Varied stops along a single roadway – that’s the phrase I would use to describe my own career path. Imagine walking down a street, chock full of restaurants, trying to decide where you will eat – fast food, falafels, Italian, Chinese, Greek. It’s all food but the variety is what makes life interesting.

The single roadway has been education and the repeated motifs have been work that was largely self-structured and work that didn’t garner a lot of prestige or money. When it came to making the career transition to full-time writer, it was simply the next stop.

I face the challenges I have always faced – how to work amid the distractions of the home environment, how to balance output efficiency with creativity and how to deal with the lack of status that comes from not being out in the world making scads of money.

Author Francis Guenette's work space.

Author Francis Guenette’s work space.

To be a full-time, stay-at-home writer, is to battle doubt on a daily basis. The world tells me that what I’m doing doesn’t make sense. The reasons are obvious. Self-publishing isn’t really publishing. Looking ahead five years to a time when (maybe) I’ll make money and even then, it won’t be status-gaining money, is crazy. Writing is too time consuming to ever justify itself, unless I become the next J.A. Konrath or Amanda Hockings – a highly unlikely prospect.

What do I have at the end of an average writing day to show for my efforts? I may have sat around the house the whole time in my pajamas sweating to write 500 words. And yet, the struggle, at every step of the writing process, is part of bringing a well-honed story to life. Few people understand that; some days, I’m on the list of doubters, myself. Validation, both outward and inward, is hard to come by.

My primary solace is something I learned early in my working life – the only critic I need to satisfy is the one in my own head. When I’ve managed that feat, the need to justify how I spend my time, what I produce, what I say, do or think, becomes unnecessary. My work will speak for itself.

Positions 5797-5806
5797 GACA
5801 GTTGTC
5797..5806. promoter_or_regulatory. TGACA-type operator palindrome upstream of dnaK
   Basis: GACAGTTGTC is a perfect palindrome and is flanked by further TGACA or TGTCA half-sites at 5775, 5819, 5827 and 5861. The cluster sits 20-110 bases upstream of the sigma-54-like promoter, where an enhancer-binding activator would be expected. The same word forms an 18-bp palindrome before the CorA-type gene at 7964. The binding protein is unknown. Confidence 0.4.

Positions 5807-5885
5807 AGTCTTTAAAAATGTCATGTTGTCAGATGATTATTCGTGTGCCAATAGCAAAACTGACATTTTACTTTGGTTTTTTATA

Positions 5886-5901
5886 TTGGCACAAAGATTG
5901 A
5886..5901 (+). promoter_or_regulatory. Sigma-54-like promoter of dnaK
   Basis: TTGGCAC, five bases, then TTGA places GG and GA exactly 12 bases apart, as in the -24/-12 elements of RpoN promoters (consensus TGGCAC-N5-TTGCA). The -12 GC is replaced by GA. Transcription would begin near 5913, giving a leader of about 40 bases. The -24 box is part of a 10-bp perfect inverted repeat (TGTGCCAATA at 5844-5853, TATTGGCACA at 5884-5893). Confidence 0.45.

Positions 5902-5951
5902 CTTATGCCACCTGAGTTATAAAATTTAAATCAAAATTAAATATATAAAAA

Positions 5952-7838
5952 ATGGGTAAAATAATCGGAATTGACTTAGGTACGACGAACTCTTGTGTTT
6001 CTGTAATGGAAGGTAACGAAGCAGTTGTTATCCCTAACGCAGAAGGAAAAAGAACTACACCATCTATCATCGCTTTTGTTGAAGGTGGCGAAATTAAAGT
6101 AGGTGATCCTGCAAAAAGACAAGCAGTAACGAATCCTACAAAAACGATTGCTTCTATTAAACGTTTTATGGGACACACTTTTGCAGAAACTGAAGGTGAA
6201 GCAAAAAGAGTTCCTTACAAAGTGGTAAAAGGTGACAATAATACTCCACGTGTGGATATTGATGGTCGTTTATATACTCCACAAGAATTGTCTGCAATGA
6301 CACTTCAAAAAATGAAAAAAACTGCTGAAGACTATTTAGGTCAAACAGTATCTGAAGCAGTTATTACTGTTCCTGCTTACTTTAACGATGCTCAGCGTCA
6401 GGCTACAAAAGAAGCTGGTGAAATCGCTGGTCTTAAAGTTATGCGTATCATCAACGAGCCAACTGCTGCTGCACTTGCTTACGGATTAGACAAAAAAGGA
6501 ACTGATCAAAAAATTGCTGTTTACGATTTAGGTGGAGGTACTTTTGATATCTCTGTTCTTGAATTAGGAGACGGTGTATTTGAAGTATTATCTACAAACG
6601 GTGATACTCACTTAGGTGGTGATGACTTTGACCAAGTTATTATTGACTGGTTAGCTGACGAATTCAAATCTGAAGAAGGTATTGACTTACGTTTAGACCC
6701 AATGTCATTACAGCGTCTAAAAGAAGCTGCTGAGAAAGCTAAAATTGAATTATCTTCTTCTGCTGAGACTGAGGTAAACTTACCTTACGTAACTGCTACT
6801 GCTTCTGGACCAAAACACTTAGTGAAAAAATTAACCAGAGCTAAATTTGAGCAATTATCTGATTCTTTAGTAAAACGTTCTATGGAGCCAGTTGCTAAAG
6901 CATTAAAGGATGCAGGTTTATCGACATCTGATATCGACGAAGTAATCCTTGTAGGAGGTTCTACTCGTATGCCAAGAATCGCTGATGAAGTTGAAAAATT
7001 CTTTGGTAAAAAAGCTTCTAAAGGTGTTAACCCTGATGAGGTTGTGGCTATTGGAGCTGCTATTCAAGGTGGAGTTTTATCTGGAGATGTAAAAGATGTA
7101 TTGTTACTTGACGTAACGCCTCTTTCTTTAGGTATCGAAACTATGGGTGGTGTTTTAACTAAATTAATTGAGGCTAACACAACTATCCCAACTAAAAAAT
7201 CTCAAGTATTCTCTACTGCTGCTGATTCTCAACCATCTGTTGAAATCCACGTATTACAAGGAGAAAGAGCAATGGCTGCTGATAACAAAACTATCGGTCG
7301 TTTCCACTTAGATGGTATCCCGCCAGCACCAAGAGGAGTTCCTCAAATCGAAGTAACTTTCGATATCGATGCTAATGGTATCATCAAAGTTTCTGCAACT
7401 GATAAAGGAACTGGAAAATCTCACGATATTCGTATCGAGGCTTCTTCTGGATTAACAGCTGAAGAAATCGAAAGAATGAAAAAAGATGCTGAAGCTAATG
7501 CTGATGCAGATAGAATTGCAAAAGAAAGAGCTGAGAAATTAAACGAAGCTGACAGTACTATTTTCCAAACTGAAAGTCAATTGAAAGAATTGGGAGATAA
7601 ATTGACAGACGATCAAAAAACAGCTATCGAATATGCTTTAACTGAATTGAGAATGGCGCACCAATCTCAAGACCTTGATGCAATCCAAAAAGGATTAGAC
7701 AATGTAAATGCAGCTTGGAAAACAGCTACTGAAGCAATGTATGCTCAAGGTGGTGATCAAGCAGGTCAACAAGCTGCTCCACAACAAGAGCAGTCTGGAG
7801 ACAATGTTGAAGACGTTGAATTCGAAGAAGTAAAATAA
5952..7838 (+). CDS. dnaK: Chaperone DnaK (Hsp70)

And the work of creating good stories matters more than many people understand. I’ll end with a quote that has always made me shiver at the responsibility we take on when we tell stories.

“In a fractured age, when cynicism is god, here is a possible heresy: We live by stories, we also live in them. One way or another we are living the stories planted – knowingly or unknowingly – in ourselves. We live stories that either give our lives meaning or negate them with meaninglessness. If we change the stories we live by, quite possibly we change our lives.”
(Nigerian storyteller, Ben Okri)


the_light_never_lies 3-D bookcover

As circumstances spiral out of control, Lisa-Marie is desperate to return to Crater Lake. The young girl’s resolve is strengthened when she learns that Justin Roberts is headed there for a summer job at the local sawmill. Her sudden appearance causes turmoil. The mere sight of Lisa-Marie upsets the relationship Liam Collins has with trauma counsellor, Izzy Montgomery. All he wants to do is love Izzy, putter in the garden and mind the chickens. Bethany struggles with her own issues as Beulah hits a brick wall in her efforts to keep the organic bakery and her own life running smoothly. A native elder and a young boy who possesses a rare gift show up seeking family. A mystery writer arrives to rent the guest cabin and a former client returns looking for Izzy’s help. Life is never dull for those who live on the secluded shores of Crater Lake. Set against the backdrop of Northern Vancouver Island, The Light Never Lies is a story of heartbreaking need and desperate measures. People grapple with the loss of cherished ideals to discover that love comes through the unique family ties they create as they go.

imagesFrancis Guenette is the author of The Crater Lake Series – Disappearing in Plain Sight and The Light Never Lies. Set on the shore of a Northern Vancouver Island lake, her novels are rich in rural life, family dynamics, and romance.

2014′s List of Banished Words

annoyedEvery year, Lake Superior State University publishes a proposed list of words and phrases to be banished from the Queen’s English, for “misuse, overuse and general uselessness.”

These are the words that annoy the heck out of us. The catch phrases we hear ad nauseum in every day speech, in the news media, politics, advertising, and more.

Although it’s all in fun, here are this year’s winners — er, losers?

  • Selfie
  • Twerk/Twerking
  • Hashtag
  • Twittersphere
  • Mister Mom
  • T-bone (used as a verb to describe a car wreck)
  • __________ on steroids
  • The suffixes –AGEDDON and –POCALYPSE
  • Intellectually/Morally Bankrupt (thank you, U.S. politicians)
  • Obamacare
  • Adversity & Fan Base (in the context of professional sports)

I’d add my perennial pet peeve, basically (which has made the list in three separate years), and its annoying cousin literally, under the General Uselessness umbrella.

What words would you like to see banished?